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How tight should cassette be?

Old 05-15-05, 02:09 PM
  #1  
shane45
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How tight should cassette be?

I took my rear wheel off my bike for an unrelated reason, but noticed that my 9-speed cassette has some movement on the hub. How tight should it be? Should there be any "rocking" movement at all, or should it be rock solid to the hub?

(The "rocking" movement is not severe, but certainly noticeable by sight and feel.)
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Old 05-15-05, 02:21 PM
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I tighten it pretty darn tight. There's these little "teeph" that make it go clickety (like the sound of a ratchet). I turn it past this and make it tight enough to NOT MOVE. This does not require much force. Try it, you'll see. Just give a good nudge. Tight. Not too tight. You'll need a tool for the cassette. You only need a chain whip for loosening or removing. Hope this helps, dawg.
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Old 05-15-05, 02:36 PM
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Originally Posted by shane45
I took my rear wheel off my bike for an unrelated reason, but noticed that my 9-speed cassette has some movement on the hub. How tight should it be? Should there be any "rocking" movement at all, or should it be rock solid to the hub?

(The "rocking" movement is not severe, but certainly noticeable by sight and feel.)
Hmmmm.

First of all, the torque spec on that cassette lockring is around 30 ft/lbs. That's a bunch! Nobody whose not using a torque wrench gets close to that spec. Frankly, I think that it's a little overkill, but that's the spec. Honestly, I doubt that's your problem.

With 8-speed stuff, sometimes it's necessary to fit a 1mm spacer behind the biggest cog but that's not usually an issue with 9-speed. Is it possible you could have an old freehub body that requires the spacer?
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Old 05-15-05, 02:46 PM
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It could also be some play in the freehub itself, instead of the cogs. It's usually only noticeable on cheaper hubs.

If the freehub is loose, fixing it is difficult. Luckily, I don't think a small amount of freehub play impacts shifting the way loose cogs can.
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Old 05-15-05, 03:20 PM
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Torque spec on Ultegra 9 speed cassette is 40NM, not ft-lbs. NM is way different than ft-lbs.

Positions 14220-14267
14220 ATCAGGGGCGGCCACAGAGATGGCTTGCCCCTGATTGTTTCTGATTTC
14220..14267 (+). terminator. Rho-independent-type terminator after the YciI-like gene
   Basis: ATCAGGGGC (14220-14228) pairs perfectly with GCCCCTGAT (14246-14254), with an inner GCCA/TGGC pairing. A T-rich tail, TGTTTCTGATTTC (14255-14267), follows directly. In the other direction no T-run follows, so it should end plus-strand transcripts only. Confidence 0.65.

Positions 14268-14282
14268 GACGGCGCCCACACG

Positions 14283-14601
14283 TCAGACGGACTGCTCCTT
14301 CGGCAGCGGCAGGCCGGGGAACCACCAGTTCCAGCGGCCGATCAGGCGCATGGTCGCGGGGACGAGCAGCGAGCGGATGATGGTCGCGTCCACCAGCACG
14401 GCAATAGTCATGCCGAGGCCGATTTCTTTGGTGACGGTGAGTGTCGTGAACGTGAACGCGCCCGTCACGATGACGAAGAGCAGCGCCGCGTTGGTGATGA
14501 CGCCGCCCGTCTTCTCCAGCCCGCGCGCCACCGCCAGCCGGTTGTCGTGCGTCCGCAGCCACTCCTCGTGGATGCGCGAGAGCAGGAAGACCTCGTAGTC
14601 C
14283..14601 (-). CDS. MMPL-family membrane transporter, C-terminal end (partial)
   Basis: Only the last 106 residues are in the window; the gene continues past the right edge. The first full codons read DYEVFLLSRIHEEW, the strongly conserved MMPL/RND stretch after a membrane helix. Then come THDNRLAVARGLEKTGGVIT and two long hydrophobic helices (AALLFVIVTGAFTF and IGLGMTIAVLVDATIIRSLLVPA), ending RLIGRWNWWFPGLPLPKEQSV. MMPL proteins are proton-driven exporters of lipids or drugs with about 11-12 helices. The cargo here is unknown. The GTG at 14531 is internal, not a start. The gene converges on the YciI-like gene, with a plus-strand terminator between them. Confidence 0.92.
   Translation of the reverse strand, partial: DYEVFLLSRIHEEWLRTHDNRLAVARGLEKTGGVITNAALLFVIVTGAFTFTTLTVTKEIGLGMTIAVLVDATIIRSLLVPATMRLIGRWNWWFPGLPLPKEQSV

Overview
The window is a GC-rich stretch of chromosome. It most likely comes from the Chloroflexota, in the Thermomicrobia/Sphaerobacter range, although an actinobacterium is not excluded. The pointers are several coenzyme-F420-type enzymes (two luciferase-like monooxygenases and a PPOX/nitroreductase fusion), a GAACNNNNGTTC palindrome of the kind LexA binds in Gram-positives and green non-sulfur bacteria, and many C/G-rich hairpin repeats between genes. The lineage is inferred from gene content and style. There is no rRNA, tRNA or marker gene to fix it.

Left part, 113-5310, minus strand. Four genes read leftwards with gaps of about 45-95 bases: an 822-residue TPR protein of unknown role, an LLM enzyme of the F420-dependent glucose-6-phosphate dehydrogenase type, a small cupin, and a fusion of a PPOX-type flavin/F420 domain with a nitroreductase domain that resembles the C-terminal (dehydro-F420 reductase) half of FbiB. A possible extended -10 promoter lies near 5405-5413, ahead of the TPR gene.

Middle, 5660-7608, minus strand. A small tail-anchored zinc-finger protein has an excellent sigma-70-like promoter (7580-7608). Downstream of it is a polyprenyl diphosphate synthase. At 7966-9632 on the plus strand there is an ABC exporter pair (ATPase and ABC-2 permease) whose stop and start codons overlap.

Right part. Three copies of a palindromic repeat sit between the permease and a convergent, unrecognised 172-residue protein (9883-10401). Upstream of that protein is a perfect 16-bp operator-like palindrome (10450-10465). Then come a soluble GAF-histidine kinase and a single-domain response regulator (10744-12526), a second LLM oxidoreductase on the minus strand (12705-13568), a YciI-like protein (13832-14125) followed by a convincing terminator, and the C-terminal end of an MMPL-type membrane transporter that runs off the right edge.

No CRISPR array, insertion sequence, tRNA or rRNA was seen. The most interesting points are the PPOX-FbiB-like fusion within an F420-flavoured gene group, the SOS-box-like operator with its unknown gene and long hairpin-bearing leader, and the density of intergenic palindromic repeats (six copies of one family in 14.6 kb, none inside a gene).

PJ
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Old 05-15-05, 03:30 PM
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Originally Posted by pjbaz
Torque spec on Ultegra 9 speed cassette is 40NM, not ft-lbs. NM is way different than ft-lbs.

PJ
Why don't you take the time to look it up NM vs. ft/lbs then post back and tell us what you found.
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Old 05-15-05, 03:41 PM
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40NM is 30ft-lbs.
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Old 05-15-05, 03:44 PM
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Well 29.502486 to science geeks
That was too funny retro grouch.
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Old 05-15-05, 03:46 PM
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1 Nm = 1.356 ft-lb

40 Nm = 29.5 ft-lbs

Seems you're right, RG.
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Old 05-15-05, 03:49 PM
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So, a simple rule of thumb would be to take the ft-lbs spec and add another third of it to get Nm.
Or to go from Nm to ft-lbs, simply subtract a quarter.
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Old 05-15-05, 07:02 PM
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Just a slight correction: 1 NM. = .7375 ft-lb.
40 x 1.356 = 54.24 ft-lbs. LOL
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Old 05-16-05, 02:26 AM
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Ah yes, I got it backwards. I calculated the conversion factor for one direction but used it the other...
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Old 05-16-05, 09:16 AM
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Thanks for posting the info CdCf. I meant what you knew. Sometimes I just get lazy because my torque wrench has Newton Meters on one side and foot pounds on the other side.
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